The result is an unstable environment that gives rise to effects far more devastating than anything we previously confronted. Our job at the SEI is to address the following questions: How can software engineering help create stability in a world of software disruption? How can software architects design whole systems to be more stable so that there are fewer opportunities for adversaries?

A New SEI Strategy for Tackling Instability: Software Transforming the Mission

In this environment of disruption and instability, the ability of the DoD to produce and evolve software is central to its ability to maintain superiority across domains. Consequently, in 2019, we revised the SEI’s strategy. With our new strategic goal, Software Transforming the Mission, we seek to enable the DoD to realize advantage through software. To achieve this goal, we established four cross-cutting, targeted objectives:

The first objective optimizes the development and acquisition lifecycle that produces software-enabled systems. The second objective ensures that software-enabled systems developed in objective one are resilient once fielded and informs the development and acquisition of future systems based on field experience. The third objective develops and identifies promising software technologies that could be used in the future by objectives one and two. The fourth objective addresses how we pull technical work threads together to improve technologies and development paradigms for systems today and in the future.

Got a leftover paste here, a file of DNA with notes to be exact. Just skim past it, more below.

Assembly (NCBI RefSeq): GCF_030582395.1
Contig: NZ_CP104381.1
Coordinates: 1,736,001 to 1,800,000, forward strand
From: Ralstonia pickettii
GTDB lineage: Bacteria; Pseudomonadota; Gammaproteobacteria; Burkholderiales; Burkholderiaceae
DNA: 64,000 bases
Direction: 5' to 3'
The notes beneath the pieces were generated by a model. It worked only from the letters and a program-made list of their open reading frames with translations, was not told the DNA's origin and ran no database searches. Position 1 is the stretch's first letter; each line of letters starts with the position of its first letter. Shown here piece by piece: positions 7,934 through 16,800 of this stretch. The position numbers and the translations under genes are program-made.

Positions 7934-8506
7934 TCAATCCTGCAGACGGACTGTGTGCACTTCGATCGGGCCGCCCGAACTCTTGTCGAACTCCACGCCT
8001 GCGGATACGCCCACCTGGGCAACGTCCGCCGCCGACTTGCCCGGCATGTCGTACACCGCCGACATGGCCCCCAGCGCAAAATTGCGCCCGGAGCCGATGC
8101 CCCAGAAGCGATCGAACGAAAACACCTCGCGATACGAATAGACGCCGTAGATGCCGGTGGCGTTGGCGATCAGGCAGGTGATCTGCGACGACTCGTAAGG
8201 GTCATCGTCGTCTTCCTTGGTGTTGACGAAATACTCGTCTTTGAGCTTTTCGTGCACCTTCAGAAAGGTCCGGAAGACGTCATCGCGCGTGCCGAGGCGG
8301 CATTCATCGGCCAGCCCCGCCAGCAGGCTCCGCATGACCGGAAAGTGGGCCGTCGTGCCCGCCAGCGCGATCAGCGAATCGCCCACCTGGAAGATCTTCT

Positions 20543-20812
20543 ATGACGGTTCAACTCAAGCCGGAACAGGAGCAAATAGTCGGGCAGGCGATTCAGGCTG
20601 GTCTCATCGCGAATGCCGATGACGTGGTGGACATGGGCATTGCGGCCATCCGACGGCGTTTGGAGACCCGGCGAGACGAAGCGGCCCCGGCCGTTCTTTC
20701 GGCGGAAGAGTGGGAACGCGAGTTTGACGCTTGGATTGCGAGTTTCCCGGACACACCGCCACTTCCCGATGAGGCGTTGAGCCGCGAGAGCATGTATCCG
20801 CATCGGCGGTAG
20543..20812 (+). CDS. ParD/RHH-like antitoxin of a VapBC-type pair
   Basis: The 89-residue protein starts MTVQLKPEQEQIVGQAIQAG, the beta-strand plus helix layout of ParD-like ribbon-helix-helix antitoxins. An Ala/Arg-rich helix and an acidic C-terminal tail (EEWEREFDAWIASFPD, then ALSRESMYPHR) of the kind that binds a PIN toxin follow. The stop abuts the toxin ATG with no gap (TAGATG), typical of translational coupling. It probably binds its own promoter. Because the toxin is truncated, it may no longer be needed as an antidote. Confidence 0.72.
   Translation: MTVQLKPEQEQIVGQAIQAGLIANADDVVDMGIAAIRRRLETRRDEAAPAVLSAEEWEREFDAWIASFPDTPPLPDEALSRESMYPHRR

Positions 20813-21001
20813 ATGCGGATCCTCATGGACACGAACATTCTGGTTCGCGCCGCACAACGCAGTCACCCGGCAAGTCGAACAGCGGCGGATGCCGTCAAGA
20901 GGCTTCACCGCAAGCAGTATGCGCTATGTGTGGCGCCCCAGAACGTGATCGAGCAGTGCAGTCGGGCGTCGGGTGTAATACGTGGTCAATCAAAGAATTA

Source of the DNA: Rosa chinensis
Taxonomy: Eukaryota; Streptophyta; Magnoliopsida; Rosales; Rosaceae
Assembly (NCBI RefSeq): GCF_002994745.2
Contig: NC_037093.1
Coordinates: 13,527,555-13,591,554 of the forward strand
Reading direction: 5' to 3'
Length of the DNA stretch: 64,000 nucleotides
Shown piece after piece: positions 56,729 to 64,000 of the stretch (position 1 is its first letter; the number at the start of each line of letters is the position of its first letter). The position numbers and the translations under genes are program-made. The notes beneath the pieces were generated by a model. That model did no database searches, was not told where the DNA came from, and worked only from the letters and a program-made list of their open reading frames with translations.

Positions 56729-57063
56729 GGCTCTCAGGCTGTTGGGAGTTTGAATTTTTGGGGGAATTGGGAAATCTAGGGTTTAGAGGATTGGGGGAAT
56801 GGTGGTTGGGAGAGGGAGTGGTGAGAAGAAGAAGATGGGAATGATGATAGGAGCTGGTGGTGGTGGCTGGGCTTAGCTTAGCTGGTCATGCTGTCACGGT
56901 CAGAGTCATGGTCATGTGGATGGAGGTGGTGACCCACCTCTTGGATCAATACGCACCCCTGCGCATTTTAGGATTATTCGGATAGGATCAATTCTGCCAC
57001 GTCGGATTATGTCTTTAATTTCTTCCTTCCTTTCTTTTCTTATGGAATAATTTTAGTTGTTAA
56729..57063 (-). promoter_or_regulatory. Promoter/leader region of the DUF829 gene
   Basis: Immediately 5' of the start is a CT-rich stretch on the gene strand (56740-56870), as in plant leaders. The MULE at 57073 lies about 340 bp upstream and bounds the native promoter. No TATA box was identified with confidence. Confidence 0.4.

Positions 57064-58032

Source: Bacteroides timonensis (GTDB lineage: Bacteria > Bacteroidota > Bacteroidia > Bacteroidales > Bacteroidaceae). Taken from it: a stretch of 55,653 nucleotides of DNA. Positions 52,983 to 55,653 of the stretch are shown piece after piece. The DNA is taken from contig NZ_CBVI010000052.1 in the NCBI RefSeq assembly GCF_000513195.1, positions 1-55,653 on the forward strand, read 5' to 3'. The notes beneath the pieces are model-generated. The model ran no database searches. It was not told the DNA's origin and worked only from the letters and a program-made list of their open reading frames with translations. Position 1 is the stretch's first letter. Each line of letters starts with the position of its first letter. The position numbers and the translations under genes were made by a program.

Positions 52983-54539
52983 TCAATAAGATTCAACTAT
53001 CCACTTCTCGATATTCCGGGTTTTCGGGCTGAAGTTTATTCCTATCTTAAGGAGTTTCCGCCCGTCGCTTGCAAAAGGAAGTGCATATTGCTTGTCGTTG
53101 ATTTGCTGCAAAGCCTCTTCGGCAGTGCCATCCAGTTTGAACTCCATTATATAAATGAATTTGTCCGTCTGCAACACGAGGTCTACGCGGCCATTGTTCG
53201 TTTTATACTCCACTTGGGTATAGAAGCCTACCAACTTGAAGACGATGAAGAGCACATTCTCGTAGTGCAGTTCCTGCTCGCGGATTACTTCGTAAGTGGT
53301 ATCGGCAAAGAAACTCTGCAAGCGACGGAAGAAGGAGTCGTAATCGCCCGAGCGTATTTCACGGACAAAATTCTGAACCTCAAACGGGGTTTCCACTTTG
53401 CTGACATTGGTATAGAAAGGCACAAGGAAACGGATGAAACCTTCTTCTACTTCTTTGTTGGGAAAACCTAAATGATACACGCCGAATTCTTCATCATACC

Three years after our strategy adjustment, these self-reinforcing objectives have begun to provide the DoD capable, timely, trustworthy, and affordable software.

Introducing Research Results Through Innovative Practices

To achieve these objectives, we close the loop between research and practice. The SEI facilitates the transition of research results to practice in DoD programs and OSD Science & Technology (S&T) initiatives and the transfer of those results to non-DoD U.S. government organizations where improvements will also benefit the DoD. By doing so, we gain deeper insight into mission needs that forms the basis for new research. In addition, we transition matured technologies more broadly to Defense Industrial Base organizations and others in the DoD software supply chain. Figure 1 highlights our primary technical activities: applied research and development (AR&D), engagement in the field, and transition.